Brian Bower has always been passionate about sports. Above all, he is an ardent fisherman, known on occasion to snatch 15 minutes from his day for the joy of casting a line in one of the abundant waterways in and around Welland, where he lives.

Brian also loves soccer, tennis, lacrosse, hockey and baseball. An avid baseball fan, he knows the story of baseball legend, Lou Gehrig. He never imagined he too, would be diagnosed with amyotrophic lateral sclerosis, or Lou Gehrig’s disease, as it is still commonly known. That news came as a complete shock.

Brian and Michelle Bower

Today, Brian takes inspiration from his greatest sports hero, Steve Gleason. A former professional American football player with the New Orleans Saints, Gleason was diagnosed with ALS in 2011. He has been advocating for the ALS community in the United States ever since, leading the charge for innovative assistive technology, including a challenge he presented to Microsoft to create a way for people to navigate their wheelchairs with their eyes.

When Steve Gleason was diagnosed, he famously said there will be “no white flags.” Brian Bower is adopting the same positive attitude. “Once I started following his journey,” says Brian, “I saw myself as trying to emulate what he’s doing here in Canada. I have a dream to create the most ALS awareness out there.”

“I’m in the early stages. I’ll start small,” says Brian. “We’ll see where we can take it from here.” For now, he and his team – Team Bower – are fundraising to support ALS research and community-based support services for people living with this devastating, terminal disease.

The Walk to End ALS in Niagara region takes place on June 8, 2019, the same day Brian’s daughter, Laurissa, is due with her first child. This will be Brian’s first time participating in the annual event. He is hoping to have a team of 50 walkers in place, each wearing the bright orange t-shirt his employer, Home Depot, offered to purchase to support Brian’s initiative. “We’re going to be one sharp-looking team,” he promises.

Brian is now experiencing slurred speech and muscle weakness on his left side, but he is intending to finish the 5km Walk. He is also looking forward to making new connections. “I’ve always had a heightened awareness around people with struggles, but so far, I’ve had very little interaction with people living with ALS. I want to walk in solidarity with others while I continue to embrace my disease,” he explains.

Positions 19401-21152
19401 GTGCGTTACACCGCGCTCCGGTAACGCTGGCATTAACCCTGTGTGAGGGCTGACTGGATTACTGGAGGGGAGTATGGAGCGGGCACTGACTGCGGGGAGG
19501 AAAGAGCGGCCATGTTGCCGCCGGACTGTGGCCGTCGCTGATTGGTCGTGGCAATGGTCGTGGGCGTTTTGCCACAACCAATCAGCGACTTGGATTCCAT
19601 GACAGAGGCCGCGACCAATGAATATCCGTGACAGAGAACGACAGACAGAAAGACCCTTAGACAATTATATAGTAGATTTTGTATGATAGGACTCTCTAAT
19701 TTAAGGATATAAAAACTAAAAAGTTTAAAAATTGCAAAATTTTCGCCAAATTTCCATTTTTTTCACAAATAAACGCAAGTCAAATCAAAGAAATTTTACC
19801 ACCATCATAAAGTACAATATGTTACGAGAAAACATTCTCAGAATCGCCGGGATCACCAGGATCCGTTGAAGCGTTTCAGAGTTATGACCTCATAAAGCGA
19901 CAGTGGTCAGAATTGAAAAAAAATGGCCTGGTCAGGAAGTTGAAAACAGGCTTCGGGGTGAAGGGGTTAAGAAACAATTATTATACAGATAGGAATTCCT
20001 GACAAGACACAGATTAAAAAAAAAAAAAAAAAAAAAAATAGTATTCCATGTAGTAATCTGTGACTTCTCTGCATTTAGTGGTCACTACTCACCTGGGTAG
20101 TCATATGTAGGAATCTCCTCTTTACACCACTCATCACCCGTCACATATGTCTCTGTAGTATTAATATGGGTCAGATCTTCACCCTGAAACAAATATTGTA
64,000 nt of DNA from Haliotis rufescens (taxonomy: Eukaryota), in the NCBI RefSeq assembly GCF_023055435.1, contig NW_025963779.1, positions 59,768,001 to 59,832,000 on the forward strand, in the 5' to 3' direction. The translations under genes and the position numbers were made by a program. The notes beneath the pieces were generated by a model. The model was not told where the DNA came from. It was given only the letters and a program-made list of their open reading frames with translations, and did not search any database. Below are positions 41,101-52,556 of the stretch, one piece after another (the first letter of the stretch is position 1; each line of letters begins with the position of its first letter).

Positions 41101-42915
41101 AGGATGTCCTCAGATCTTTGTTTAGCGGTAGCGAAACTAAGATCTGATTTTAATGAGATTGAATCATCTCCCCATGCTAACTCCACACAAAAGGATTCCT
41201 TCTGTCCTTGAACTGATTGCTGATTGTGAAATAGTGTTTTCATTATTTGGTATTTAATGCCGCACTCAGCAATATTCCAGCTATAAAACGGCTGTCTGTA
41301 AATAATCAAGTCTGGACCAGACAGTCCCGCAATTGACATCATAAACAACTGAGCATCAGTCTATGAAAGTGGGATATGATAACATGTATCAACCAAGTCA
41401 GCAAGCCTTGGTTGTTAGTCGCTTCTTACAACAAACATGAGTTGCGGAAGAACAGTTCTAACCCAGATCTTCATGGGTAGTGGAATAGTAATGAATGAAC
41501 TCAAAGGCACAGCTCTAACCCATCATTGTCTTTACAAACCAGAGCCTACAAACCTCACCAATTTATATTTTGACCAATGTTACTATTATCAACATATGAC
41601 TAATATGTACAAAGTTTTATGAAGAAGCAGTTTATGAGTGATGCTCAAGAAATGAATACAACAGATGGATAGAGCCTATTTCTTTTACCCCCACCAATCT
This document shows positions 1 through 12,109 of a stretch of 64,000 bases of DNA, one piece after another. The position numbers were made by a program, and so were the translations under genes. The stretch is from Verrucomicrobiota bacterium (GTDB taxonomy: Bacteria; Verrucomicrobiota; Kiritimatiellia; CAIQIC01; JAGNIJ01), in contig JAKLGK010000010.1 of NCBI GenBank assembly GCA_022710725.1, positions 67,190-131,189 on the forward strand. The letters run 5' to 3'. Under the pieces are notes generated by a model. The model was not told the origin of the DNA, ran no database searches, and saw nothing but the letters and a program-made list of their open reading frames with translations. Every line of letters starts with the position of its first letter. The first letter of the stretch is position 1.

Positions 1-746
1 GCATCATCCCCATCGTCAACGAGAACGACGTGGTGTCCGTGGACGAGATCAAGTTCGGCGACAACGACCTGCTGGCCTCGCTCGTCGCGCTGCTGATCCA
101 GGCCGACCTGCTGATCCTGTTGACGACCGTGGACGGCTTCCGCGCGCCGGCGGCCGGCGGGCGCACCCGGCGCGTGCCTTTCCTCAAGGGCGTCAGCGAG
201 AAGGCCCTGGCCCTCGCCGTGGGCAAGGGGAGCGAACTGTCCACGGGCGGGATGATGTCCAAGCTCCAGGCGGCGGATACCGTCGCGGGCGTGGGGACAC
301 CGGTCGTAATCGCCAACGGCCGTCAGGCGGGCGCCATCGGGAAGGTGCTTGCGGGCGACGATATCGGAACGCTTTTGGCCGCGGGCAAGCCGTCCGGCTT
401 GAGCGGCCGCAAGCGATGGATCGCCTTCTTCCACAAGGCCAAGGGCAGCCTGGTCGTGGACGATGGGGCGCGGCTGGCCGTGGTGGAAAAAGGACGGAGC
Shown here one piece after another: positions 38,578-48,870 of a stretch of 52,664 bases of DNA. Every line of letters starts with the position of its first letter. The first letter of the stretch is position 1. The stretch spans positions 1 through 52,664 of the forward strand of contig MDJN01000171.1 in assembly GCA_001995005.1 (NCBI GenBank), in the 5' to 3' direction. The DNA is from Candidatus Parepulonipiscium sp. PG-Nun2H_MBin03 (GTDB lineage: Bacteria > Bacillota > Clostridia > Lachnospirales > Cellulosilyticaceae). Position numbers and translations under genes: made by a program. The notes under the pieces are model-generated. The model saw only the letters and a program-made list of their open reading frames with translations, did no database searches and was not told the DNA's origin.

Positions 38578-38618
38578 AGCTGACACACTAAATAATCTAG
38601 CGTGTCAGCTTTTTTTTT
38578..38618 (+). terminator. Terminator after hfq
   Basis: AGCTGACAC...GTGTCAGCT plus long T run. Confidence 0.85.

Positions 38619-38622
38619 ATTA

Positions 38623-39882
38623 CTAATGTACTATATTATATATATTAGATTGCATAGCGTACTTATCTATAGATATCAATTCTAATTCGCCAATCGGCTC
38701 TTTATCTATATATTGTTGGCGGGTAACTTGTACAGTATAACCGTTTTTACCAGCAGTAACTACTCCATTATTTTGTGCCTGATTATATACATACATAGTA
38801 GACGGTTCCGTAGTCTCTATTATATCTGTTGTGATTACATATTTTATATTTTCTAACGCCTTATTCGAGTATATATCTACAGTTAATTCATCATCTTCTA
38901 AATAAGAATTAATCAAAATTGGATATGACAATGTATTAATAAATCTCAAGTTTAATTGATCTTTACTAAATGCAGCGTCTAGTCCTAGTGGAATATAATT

Brian has always connected with people in need. In his words, “championing the underdog” and “respect for all people” are two values Brian tries to embrace every day. “During my career with Home Depot, I always admired people trying to overcome major obstacles. I tried to give special consideration when hiring someone new because everyone deserves a chance. It’s also why I’ve always been involved in community fundraising events.”

Now that Brian faces his own physical challenges, he continues to look for the small moments of connection, even if it means learning to adapt. “It’s about to get real,” says Brian, but that does not stop him from staying positive. Recently, on a dinner date with his wife in a fancy restaurant, Brian noticed an older couple sitting at the next table. The woman was paralyzed and seated in a wheelchair. “What was inspiring to me,” says Brian, “is that they were sharing a bottle of wine. She was drinking out of a straw in a glass. I could see this couple continuing with their life and continuing to enjoy each other.”

Brian is undaunted. His mission is to continue to raise awareness about ALS. “It’s so important to raise money and spread the word so more people learn about this debilitating disease. That way, other people might not be so afraid to approach someone with ALS and connect and see something positive. It’s not all doom and gloom,” he says. “We have lots to live for.”

The Walk to End ALS takes place in over 90 communities across Canada until September 2019. Register or donate to a Walk to End ALS near you at www.walktoendals.ca.

Your fundraising efforts and generous donations support the best ALS research in the country and enable ALS Canada to provide community-based support to people and families living with the disease in Ontario. Donations for all Walk to End ALS events are being accepted until December 31, 2019.

Posted in: Advocacy